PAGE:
Your router sits between your devices and the internet, making it an attractive target for hackers. However, we usually don’t pay too much attention to it unless something is wrong. Routers can be attacked and infected with malware, putting your entire network at risk. Here’s how to tell if your router has viruses and tips for starting over with a clean slate.
Signs That Your Router Is Infected With Malware
If you suspect that something is wrong with your router, there are some common tell-tale signs that point to a possible hacking or malware attack. Some warning signs to check include:
- The computer is running slower than usual.
- Internet searches redirected to strange sites.
- Ransom demand messages demanding a sum of money in exchange for unlocking your data.
- Passwords for online accounts do not work.
- Some funds are missing from your online bank account.
- Computer programs crash randomly.
- New toolbar names that you do not recognize appear in your web browser.
- Several pop-up windows containing fake anti-virus messages appear on your screen.
- New software unexpectedly installed on your computer.
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How do I avoid my wifi being hacked again?
By taking the following steps, you can significantly reduce the chances that someone will gain access to your home network again.
- Change the wifi password regularly – follow good password tips and regularly change the password used to access your wireless network. See some great tips here.
- Change Administrator Password – New wireless routers come with the default username and password to use during setup. As soon as you get a new connection to the router and change the default username and password.
- Do not broadcast the details of your routers – by default, the name of the wireless network (the SSID) often broadcasts the type of router you are using or the Internet service provider you are using. Change the name of the wireless network as soon as you configure it.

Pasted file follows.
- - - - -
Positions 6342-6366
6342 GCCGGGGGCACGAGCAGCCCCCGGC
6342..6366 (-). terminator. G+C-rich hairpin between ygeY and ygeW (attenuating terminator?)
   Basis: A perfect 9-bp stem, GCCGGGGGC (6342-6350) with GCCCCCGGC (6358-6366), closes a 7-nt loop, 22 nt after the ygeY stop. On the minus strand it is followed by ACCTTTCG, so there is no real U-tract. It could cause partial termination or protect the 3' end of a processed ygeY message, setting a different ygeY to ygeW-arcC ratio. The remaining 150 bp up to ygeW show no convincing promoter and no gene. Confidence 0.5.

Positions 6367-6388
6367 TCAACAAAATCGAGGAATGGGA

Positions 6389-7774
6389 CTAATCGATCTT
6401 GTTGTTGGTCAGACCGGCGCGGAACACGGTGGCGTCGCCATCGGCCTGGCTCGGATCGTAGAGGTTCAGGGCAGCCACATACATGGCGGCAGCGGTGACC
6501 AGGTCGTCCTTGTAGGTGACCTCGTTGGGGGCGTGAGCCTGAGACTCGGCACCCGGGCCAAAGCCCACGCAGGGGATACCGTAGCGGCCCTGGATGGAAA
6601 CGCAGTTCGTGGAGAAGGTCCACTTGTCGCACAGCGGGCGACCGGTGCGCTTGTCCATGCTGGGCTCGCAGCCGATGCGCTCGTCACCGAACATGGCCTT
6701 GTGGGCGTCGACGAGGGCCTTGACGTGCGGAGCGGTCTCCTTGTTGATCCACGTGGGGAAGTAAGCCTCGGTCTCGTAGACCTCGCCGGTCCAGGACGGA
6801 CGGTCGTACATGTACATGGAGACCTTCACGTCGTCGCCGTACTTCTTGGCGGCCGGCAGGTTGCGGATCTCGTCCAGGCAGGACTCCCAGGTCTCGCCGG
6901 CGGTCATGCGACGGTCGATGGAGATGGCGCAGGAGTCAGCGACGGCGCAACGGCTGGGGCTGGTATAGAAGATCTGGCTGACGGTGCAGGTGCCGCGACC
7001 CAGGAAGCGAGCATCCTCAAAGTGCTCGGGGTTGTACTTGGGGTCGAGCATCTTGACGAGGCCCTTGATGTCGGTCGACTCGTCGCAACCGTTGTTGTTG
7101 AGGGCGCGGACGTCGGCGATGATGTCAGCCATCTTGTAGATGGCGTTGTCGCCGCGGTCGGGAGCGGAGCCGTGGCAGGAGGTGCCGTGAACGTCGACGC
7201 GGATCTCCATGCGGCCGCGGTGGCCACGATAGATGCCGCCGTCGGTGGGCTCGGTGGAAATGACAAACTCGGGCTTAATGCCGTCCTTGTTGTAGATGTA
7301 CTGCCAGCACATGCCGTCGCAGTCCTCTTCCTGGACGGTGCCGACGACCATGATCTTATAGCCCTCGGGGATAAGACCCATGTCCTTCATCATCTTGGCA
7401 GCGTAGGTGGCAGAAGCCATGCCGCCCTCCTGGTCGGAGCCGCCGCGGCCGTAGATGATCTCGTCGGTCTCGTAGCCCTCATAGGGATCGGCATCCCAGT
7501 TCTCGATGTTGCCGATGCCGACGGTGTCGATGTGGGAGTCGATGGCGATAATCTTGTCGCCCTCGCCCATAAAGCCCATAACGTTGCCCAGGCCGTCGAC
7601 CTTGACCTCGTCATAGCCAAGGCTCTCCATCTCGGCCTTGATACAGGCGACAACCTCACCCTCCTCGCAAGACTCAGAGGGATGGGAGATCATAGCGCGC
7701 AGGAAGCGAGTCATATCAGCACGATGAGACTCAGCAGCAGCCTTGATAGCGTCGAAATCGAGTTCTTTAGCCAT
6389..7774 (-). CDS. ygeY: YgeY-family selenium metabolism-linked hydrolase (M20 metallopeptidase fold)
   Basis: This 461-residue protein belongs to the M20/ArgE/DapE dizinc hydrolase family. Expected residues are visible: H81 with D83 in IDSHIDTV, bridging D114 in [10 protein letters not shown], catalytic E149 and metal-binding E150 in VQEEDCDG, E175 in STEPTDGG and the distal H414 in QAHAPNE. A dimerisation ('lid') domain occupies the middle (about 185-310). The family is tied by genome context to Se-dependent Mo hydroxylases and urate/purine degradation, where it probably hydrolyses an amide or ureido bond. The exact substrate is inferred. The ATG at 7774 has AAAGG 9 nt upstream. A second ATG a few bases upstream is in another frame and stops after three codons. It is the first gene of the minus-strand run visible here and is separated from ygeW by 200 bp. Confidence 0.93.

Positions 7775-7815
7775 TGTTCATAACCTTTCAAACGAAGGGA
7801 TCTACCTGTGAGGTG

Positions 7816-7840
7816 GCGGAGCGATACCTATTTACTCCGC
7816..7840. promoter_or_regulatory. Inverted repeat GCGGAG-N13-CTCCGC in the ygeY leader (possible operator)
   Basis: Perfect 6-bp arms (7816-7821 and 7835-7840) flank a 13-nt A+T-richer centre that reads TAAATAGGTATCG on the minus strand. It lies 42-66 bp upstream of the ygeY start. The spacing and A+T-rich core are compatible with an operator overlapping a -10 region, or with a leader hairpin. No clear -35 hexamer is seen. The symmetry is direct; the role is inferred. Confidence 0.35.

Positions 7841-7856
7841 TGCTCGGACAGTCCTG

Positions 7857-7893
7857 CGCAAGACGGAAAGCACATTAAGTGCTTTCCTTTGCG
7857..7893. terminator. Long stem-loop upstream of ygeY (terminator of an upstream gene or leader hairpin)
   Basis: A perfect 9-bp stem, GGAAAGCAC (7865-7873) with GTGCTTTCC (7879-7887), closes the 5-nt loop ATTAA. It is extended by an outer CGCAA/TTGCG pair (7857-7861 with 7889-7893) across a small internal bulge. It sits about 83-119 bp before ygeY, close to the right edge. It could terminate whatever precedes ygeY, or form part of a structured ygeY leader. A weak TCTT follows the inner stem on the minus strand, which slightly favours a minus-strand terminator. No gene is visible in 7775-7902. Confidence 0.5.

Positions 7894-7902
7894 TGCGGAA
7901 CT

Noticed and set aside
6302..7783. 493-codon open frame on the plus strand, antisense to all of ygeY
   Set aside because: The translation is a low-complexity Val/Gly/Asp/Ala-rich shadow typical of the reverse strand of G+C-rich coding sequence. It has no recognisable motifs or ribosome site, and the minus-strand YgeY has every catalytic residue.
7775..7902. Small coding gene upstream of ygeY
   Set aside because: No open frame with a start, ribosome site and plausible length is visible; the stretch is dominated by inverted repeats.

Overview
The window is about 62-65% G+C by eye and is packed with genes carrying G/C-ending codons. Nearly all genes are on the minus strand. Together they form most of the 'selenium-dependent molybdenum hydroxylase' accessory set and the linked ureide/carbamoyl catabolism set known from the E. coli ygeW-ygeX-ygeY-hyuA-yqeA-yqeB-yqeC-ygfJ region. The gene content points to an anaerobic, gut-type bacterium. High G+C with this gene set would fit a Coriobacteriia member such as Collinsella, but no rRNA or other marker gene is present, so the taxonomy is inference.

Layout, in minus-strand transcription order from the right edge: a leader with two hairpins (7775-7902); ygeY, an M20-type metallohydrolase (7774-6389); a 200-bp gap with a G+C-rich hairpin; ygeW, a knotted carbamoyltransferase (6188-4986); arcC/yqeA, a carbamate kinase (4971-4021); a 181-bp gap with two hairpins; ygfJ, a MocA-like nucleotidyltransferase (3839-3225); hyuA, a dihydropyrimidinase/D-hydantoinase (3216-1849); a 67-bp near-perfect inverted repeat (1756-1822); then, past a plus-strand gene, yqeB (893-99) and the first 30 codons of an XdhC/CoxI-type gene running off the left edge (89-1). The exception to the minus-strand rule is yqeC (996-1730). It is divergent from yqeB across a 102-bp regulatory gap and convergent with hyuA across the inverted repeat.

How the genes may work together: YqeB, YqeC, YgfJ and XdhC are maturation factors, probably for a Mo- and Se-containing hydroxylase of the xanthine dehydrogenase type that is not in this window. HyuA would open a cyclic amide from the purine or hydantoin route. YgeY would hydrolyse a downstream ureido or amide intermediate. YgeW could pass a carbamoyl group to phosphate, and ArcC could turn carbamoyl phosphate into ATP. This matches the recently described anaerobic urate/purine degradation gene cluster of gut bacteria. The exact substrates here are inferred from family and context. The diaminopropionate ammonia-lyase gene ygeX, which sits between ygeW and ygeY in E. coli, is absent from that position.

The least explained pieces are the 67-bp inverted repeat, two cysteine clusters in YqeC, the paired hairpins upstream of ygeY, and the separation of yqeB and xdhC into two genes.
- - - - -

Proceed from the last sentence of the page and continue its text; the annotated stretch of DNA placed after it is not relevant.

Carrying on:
- Disable Wi-Fi Protected Setup (WPS) – WPS allows you to connect a device by simply pressing a button or entering a short PIN code. However, this turned out to be an insecure and straightforward feature for a hacker to target and access. If possible, disable this feature.
- Regularly Check Connected Devices – As described above, you can log into your router’s control panel and check which devices are connected to your network. Check back every now and then and examine the ones you don’t recognize.
- Update your firmware – firmware is the software that runs your router. As security vulnerabilities are detected, updates become available to correct the vulnerabilities and make your router more secure. Update the router’s firmware regularly and enable automatic update if available. A guide to popular routers can be found here.
- Set up a guest network – If your router allows you to set up a separate wifi network for guests, then do so. This sets up a separate wifi network that is not connected to the network all of your devices are connected to and limits the chances that someone will use it to access your devices.
What To Do If Your Router is Hacked
If your router has been hacked and you are concerned that your computer is now infected with malware, here are the steps to minimize the damage.
1. Back up your files and data